Rot is caused by wood-decaying fungi that grow in the wood and break down the wood’s main building blocks: cellulose, hemicellulose (fibres) and lignin (adhesive substance). The colour and shape change considerably and the strength deteriorates.
Wood-decaying fungi need freely available water to grow, which they get if the moisture content exceeds fibre saturation – i.e. around 30%. In addition to access to water, nutrients and oxygen, the fungi require an ambient temperature of 0°C–40°C to grow. Since all four factors are required, the risk of rot disappears if one factor is removed. The water factor is usually the easiest to do something about – for example through structural wood protection, where the wood is protected from long-term moisture absorption. For structures that have an application where this is not possible, such as terraces, the wood can be treated in various ways. This removes the opportunity for the fungi to draw on the nutrients in the wood. See the section on Wood protection.
Fig. 57 Rot risk
Blue stain is caused by fungi that grow in and discolour the wood, making it easier for water to penetrate. It does not, however, affect the strength. The blue stain fungus grows under around the same moisture and temperature conditions (0–40°C) as wood-decaying fungi, but it can grow down to ‑3°C. At these low temperatures the blue stain fungus is colourless and invisible to the naked eye. The colour appears when the temperature rises to 8–10°C and stays there for a week or so. Pine sapwood is most susceptible to attack, but spruce sapwood is also attacked. Blue stain may, at first sight, look like mould, but can be identified if the wood is also blue beneath the surface. This can be checked by cutting the wood with a knife. Blue stain fungus can establish itself in logs (sap staining), or wood that has been stored improperly (timberyard blue stain), and on a construction site if the wood is not protected from moisture. Blue stain should therefore be avoided in exterior cladding for example, but its presence is not problematic in encased wood.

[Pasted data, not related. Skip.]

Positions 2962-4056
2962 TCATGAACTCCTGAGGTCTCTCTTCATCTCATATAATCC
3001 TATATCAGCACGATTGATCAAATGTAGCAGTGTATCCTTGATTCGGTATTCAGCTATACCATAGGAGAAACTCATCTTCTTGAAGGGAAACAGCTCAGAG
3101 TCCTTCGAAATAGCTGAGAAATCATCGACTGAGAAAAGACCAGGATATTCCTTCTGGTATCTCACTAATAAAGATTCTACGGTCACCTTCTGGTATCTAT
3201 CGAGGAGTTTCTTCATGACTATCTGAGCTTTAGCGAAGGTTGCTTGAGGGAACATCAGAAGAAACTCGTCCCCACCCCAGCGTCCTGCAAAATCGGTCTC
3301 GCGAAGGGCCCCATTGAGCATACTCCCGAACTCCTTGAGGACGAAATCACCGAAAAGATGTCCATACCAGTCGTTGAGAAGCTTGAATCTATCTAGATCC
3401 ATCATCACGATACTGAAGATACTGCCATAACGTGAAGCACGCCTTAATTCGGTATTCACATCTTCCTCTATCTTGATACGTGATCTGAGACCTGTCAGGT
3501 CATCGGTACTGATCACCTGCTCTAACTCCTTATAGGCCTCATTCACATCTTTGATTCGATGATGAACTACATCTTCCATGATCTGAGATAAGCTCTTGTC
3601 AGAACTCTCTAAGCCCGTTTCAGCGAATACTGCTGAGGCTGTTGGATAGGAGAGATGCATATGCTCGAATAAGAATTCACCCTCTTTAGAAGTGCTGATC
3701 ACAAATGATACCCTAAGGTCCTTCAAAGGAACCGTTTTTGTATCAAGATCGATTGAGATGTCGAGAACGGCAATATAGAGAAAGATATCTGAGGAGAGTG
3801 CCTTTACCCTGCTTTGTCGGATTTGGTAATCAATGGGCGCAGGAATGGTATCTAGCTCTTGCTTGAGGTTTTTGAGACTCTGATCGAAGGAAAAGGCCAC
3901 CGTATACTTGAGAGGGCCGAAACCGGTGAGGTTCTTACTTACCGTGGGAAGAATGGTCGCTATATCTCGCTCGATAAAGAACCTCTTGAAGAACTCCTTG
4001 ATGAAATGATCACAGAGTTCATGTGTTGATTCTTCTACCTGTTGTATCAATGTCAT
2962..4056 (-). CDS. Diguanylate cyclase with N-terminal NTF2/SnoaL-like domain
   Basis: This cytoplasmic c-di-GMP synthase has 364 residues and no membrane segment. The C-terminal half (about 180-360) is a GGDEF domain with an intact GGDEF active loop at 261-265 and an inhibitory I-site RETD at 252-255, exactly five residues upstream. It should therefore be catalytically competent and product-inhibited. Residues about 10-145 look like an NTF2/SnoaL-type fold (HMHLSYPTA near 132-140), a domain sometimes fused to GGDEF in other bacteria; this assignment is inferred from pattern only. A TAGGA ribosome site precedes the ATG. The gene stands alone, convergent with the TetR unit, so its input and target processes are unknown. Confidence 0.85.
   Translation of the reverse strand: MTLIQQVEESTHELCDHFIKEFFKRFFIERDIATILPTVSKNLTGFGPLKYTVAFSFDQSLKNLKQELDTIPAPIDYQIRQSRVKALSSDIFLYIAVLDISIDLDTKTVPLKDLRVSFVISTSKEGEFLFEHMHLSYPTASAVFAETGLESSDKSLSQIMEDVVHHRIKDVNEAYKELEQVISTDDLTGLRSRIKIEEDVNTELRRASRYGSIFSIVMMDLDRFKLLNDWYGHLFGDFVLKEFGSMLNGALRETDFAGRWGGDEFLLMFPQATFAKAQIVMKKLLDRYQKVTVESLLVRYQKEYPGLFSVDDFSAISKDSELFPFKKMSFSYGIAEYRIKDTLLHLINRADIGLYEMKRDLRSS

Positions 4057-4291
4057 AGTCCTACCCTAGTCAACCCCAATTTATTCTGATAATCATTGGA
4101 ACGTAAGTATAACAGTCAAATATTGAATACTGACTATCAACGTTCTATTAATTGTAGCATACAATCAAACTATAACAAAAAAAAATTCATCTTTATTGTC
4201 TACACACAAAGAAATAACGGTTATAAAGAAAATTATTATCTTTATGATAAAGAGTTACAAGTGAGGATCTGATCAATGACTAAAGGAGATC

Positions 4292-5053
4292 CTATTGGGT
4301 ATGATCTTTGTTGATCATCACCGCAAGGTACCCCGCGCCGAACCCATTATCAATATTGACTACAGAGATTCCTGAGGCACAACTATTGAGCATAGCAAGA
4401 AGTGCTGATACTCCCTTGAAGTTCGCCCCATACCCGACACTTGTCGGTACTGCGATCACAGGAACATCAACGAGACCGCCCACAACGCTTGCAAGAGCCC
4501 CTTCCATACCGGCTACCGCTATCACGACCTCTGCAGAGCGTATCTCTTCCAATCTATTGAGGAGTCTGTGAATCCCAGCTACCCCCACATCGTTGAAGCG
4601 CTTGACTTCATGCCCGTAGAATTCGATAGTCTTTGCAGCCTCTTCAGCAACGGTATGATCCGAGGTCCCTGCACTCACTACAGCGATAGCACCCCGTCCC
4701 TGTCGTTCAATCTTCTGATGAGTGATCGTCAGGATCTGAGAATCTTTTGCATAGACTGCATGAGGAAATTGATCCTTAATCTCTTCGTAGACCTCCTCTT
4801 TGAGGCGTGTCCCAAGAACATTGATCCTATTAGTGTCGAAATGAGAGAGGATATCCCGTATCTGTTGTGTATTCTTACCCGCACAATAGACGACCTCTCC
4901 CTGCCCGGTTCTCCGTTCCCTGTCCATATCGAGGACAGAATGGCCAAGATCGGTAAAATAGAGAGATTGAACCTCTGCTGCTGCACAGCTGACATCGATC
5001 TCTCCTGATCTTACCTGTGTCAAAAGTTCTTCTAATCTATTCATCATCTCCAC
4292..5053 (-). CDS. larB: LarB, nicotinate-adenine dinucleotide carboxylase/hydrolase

Fig. 58 Sap staining and timberyard blue stain
Mould is a fungus that grows on the surface of the wood and can cause surface discolouration. Caused by mould spores, the discolouration can usually be cleaned or planed off and does not affect the strength of the wood, but it can have a negative impact on human health. Mould should therefore be avoided indoors in buildings occupied on more than a temporary basis.
Wood dried to a target moisture content of 18% or lower at the sawmill has such dry surfaces that the moisture in the wood can never give rise to mould. Even when the inner parts of the wood are moist, the moisture wicks out to the surface much more slowly than it evaporates from the surface of the wood, even after encasing. For dried wood to go mouldy, moisture will always have had to be added from the outside.
Mould occurs on wood that is stored improperly, for example unprotected during prolonged precipitation, or if it is exposed to water when being encased, without the opportunity to quickly dry out. Since mould only grows on the surface of the wood, the relative humidity (RH) of the wood’s surface moisture content is the crucial factor in determining where growth occurs.
In contrast to wood-decaying and blue stain fungi, moulds draw the moisture and nutrients they need from the air and the surfaces they grow on. Exhaust fumes, dirt and deposits from surrounding plant life can often provide enough nutrition. It is thus common for mould to also appear on inorganic materials, such as concrete or metal, that have a soiled surface.
The establishment and growth of mould is driven by the relative humidity (RH), the ambient temperature and the length of time that the conditions prevail, as shown in fig. 59. It can therefore be difficult to state a simple RH value when it comes to the risk of mould. At low temperatures, a higher surface moisture content and also a much longer time are required for mould to begin growing. In Sweden, the RH of the outdoor air is high at the time of year when the temperature is low, which explains why wood can be stored outdoors protected against precipitation and ground moisture without major problems.
On the other hand, fig. 59 shows that a rain shower in the summer carries a very high risk of mould growth if the wood is not quickly dried out again. Mould cannot grow at temperatures above 55°C, which explains why no growth occurs in the drying kilns, despite the high moisture content during the first phase of drying.
If wood is to be encased and has been exposed to moisture, it must be dried out before use to prevent mould growth occurring after the wood has been encased. It is recommended that the wood is dried with a construction fan or dehumidifier, for example, until its surface moisture content is no more than 18%. If the wood has been exposed to moisture for a long time, so that not only the surface is damp, but also the inner parts of the wood, the moisture content of the wood should also be checked. This is to prevent internal moisture working its way out to the surface after encasing. The moisture content of the wood should be no more than the allowable figures for a target moisture content of 16%, with a surface moisture content of max 18%. A wood surface that is to be painted should have a surface moisture content of max 16% at the time of painting.
Fig. 59 Critical humidity